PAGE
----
Girls Who Build is a series of profiles of women who build...like girls. Yes, that's right. Girls are powerful and so are these women, especially when it comes to creating beautiful and useful pieces from wood, metal, and more. These girls are kicking butt in an historically male-dominated industry, and we cannot get enough! Here we find out how they got started and how you can, too.
On a sunny morning from her living room in Atlanta, Char Miller-King talked to us about why she left the corporate ladder to build full-time, what she hopes to teach people about woodworking, and how her four children benefit from seeing their mom try, fail, and succeed in the career her heart chose.
How It Started
Char’s first venture into woodworking was a somewhat happy accident. “When I graduated from college, I had no money, but I wanted this bed,” she said wistfully, as if she could still imagine it on the showroom floor. “This really nice, expensive platform bed."
She waited patiently for it to go on sale, but when the stars never aligned, she went back again to inspect its construction. As she crawled around on the floor, she thought, “I can make this bed.”
It was 2003 and pre-YouTube, so Char flipped open her phone (“A Motorola Razr!” she exclaimed, mid-story) and called her contractor uncle. He talked her through everything she needed, and she set to work. With a borrowed drill in hand, it took Char three months to build the bed. But after she made it, she was beyond ecstatic.
“I made a bed! I hope it doesn’t break. I hope I don’t fall out.”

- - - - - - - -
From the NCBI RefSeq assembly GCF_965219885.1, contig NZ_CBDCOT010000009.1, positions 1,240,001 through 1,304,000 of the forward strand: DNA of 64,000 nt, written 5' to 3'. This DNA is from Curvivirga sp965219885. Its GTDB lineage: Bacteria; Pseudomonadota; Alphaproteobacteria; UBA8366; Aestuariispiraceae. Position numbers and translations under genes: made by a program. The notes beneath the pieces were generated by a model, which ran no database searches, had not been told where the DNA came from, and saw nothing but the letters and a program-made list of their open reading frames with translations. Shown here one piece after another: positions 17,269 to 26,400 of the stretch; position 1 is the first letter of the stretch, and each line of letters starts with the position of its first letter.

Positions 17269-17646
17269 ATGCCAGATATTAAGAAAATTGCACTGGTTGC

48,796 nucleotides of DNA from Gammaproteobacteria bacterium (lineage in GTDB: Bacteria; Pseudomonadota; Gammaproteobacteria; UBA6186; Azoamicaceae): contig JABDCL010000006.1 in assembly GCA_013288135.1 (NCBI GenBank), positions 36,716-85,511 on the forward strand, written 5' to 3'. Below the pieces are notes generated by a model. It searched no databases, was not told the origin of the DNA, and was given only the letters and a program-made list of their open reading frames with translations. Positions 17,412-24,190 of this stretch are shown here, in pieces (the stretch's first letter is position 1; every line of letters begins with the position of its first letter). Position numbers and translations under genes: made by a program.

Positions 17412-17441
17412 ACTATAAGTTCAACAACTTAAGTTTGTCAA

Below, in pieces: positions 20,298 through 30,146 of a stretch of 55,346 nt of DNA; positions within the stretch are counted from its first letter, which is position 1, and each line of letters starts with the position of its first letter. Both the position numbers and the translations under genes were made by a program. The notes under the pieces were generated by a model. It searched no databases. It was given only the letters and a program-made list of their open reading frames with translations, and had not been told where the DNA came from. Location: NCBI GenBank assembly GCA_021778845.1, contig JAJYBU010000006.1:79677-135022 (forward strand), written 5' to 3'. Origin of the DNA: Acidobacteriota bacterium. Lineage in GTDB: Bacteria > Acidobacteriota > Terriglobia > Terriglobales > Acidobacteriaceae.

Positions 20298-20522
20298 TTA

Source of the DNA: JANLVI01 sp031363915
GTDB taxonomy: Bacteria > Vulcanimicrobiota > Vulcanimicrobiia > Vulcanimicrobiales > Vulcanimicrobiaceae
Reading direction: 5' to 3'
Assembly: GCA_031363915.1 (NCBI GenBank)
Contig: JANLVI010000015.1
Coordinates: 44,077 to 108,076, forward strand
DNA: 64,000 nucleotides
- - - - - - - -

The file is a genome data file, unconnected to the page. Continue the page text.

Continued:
From there, Char had a new hobby. She made everything from bookcases to ottomans but admitted they were all very basic and fairly awful. That didn’t stop her from taking custom commissions from her supportive friends and family, all while wishing this could be her full-time life.
“I have always had dreams that were bigger than reality. I’m a dreamer, you cannot reel me back in. I am balloons floating off, don’t try to catch me. Let me go.”
A Build for a Friend—and a Big Mistake
This mindset has propelled her forward in her career, but it's gotten her into slight trouble, too. Shortly after she made her bed, a friend from college asked if she could create a built-in bench and bookcases for his picture window. By this point, she had stockpiled her own tools, but she was still fairly limited. This didn’t stop Char.
Now with a circular saw and a hammer, she turned to magazines, books, and intuition to guide her through. Without a staple gun, she hammered directly into the walls. When she was finished, among other problems, they realized the stain color was wrong.
“It was all bad. It was awful. And it was a built-in, so I couldn’t dismantle it.”
Luckily, her friend was patient and understanding and she again called her uncle for help. He tried to talk her through potential solutions, but the stain had set for too long to be stripped, and she didn’t own a planer. Her uncle packed up his truck in St. Louis and drove to Atlanta to help her fix the project.
Learning From Mistakes and Leveling Up
“You would think after that ok, ‘I don’t have the skills that I thought I had.’ But I never told myself that. I’m just like: I messed up!”
Eager to move forward, Char invested even more into her new hobby. She upgraded her tool collection with a Crafstman toolset from Sears and began buying tools like her friends bought shoes—power tools, drills, saws, fasteners, stains. She was prepared for whatever project came next.
Her Career, Babies, and the Urge to Build Things
Instead, the next project was life. She took a break from her love of building to focus on her career and start her family. But while she was high on the corporate ladder, working in trade show events management, Char started to hear a little voice gnawing at her to move in a different direction.